This summer a post on “Mumsnet” went viral. A mother of two children, who had got married to their father in-between the children’s births, was told that she had to re-register her eldest’s birth due to the marriage occurring afterwards. This is known as the marriage of a child’s natural parents. Even now there are forums online filled with mums going back and forth on whether this is necessary or not.
Don’t fear, we have the answer.
If you have a child, and subsequently marry your child’s father, you are legally required to re-register your child’s birth. This is regardless of whether the father was on the original birth certificate. If the father was on the original birth certificate, re-registration will not affect any of his parental rights, as these are granted to him by the original registration. Re-registration is simply for administrative purposes.
It is required under a law that is over four decades old which was created in a time when whether you were legitimate (born in wed-lock) or not was important, not only to your social standing but also in the eyes of the law. Decades ago if you were born illegitimate you were not able to inherit property nor would you be entitled to probate. This means not only could you not get anything from your parent’s Will, you wouldn’t be able to prove that their Will was valid either, even if you’d lived with them your entire life. If you were born outside of wed-lock, but your parents subsequently got married afterwards, you were still considered illegitimate for the purposes of this legislation.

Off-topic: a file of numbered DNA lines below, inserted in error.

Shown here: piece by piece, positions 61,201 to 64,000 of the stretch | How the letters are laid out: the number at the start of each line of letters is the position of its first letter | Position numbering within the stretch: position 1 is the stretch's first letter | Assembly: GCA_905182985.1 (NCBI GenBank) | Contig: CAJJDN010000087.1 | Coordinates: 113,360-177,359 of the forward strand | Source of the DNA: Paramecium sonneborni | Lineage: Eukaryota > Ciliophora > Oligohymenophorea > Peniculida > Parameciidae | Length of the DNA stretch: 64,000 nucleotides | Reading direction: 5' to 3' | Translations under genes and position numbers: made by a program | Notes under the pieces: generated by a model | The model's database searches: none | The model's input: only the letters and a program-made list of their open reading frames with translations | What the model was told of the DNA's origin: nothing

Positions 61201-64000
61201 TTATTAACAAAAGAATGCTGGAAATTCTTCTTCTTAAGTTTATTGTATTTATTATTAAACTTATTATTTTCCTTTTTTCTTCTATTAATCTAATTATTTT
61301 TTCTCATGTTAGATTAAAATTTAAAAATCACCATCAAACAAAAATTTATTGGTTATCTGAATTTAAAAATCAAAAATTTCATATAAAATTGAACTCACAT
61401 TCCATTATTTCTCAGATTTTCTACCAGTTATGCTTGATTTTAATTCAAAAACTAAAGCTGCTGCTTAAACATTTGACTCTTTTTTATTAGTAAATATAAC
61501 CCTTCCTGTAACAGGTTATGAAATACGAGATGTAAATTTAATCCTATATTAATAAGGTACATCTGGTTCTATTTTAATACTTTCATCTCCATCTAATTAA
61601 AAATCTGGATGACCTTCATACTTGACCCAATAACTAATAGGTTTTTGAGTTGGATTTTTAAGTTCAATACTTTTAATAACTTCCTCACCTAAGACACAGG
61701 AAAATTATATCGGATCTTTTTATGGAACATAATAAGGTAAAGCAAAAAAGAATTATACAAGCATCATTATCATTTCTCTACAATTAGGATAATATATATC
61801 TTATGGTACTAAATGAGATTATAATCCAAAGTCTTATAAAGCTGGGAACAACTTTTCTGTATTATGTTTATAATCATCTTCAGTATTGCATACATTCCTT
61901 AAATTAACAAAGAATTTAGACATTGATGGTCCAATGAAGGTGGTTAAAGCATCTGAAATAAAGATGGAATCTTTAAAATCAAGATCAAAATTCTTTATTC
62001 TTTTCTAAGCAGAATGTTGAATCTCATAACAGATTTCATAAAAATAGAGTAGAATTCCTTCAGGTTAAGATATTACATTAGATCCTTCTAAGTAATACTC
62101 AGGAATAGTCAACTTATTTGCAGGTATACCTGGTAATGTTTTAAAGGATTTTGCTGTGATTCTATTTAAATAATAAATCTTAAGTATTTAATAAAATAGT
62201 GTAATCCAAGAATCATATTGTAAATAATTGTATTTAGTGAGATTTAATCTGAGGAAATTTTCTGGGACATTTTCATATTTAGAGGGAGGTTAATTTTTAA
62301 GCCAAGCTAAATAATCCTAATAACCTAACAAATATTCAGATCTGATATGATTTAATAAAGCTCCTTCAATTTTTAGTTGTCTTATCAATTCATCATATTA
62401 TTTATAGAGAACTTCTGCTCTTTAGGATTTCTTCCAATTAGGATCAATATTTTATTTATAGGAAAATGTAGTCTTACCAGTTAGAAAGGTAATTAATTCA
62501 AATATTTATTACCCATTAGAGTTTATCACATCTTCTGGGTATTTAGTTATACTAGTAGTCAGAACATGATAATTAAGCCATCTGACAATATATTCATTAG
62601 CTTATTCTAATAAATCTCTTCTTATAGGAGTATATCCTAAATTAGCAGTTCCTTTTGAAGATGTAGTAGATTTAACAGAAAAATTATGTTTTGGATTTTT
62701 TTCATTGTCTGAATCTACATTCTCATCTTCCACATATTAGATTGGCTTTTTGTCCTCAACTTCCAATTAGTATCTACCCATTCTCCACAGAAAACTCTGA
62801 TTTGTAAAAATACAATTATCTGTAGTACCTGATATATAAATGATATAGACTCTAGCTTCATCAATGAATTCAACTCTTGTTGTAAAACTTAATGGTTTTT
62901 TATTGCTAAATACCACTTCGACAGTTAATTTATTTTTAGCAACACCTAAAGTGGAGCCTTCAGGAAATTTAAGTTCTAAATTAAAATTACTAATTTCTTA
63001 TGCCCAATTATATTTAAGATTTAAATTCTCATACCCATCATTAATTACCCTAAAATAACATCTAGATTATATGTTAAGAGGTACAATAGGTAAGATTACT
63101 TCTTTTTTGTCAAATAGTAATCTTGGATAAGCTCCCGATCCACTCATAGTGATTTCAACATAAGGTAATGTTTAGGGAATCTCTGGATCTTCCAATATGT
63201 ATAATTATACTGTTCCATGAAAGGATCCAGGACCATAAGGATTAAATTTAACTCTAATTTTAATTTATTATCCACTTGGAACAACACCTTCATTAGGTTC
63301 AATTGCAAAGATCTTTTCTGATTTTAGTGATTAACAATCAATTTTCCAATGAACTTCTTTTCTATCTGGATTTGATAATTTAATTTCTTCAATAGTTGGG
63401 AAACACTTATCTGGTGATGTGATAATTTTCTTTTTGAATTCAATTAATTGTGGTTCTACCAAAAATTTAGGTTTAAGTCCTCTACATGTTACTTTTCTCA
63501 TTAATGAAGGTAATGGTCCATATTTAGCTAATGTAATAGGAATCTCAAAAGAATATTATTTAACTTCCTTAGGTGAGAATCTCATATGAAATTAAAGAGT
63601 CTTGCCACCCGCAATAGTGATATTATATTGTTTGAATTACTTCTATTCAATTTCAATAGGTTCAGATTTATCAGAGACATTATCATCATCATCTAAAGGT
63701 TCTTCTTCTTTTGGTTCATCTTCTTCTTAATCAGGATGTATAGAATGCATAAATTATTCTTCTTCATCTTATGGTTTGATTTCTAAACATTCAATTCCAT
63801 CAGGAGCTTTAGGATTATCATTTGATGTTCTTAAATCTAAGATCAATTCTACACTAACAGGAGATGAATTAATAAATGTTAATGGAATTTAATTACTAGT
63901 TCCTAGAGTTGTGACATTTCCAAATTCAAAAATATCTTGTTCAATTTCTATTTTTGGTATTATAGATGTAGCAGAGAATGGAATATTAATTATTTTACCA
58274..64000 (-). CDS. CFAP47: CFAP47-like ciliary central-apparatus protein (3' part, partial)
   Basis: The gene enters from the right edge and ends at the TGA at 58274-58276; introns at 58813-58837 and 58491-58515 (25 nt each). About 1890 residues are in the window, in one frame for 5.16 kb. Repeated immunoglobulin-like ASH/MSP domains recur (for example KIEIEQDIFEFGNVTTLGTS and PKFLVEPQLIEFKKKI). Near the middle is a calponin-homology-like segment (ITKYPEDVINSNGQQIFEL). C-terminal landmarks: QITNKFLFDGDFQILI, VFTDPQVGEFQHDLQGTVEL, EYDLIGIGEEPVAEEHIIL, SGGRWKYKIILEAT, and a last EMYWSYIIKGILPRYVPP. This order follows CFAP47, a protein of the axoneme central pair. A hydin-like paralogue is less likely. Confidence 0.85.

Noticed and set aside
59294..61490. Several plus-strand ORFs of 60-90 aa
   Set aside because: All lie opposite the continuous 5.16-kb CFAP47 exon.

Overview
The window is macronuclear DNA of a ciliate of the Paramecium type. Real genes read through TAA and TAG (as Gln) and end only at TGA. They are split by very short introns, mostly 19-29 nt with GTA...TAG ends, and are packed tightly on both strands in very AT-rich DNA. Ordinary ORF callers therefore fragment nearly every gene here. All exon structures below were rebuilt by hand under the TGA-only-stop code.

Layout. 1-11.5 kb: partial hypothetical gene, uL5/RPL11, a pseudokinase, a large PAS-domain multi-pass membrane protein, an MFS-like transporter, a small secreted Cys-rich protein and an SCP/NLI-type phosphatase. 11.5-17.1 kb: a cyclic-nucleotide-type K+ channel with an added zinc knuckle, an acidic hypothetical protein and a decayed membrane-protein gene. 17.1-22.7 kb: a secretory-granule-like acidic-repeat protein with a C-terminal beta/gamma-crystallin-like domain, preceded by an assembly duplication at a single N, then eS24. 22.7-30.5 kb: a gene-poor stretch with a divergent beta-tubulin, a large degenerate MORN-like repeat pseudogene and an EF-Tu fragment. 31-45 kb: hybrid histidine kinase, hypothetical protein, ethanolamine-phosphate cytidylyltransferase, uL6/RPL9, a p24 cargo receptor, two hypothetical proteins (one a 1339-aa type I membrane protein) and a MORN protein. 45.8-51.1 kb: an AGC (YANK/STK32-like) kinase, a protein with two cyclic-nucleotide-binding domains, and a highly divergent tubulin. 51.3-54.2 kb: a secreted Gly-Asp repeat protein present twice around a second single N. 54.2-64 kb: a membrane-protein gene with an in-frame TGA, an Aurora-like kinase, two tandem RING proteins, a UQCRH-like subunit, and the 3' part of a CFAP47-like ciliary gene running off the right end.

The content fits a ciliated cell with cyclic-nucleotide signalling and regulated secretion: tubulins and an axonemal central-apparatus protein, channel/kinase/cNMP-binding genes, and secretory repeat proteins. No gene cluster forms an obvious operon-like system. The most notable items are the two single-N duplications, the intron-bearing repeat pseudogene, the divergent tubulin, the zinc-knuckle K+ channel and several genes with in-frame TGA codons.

The law has since progressed, and in 1987 the Family Law Reform Act was enacted. This removed the differences between legitimate and illegitimate children for legal purposes. As long as you could prove that you were your parent’s child either through a declaration or a blood test, you were able to inherit and gain probate.
Although the law has progressed, it seems that no-one has got round to repealing the previous law which has since become partially redundant. As there is nothing that specifically repeals it, the law is still technically valid and enforceable. Therefore, legally you should re-register your child’s birth if you marry their father afterwards. There is even a fine for those who fail to do so, with a whopping maximum fine of £2.
To re-register your child’s birth you simply have to fill out Form LA1, which you can print online. There is no fee charged for re-registration however, the usual fee of £9.25 will be charged for any additional certificates issued.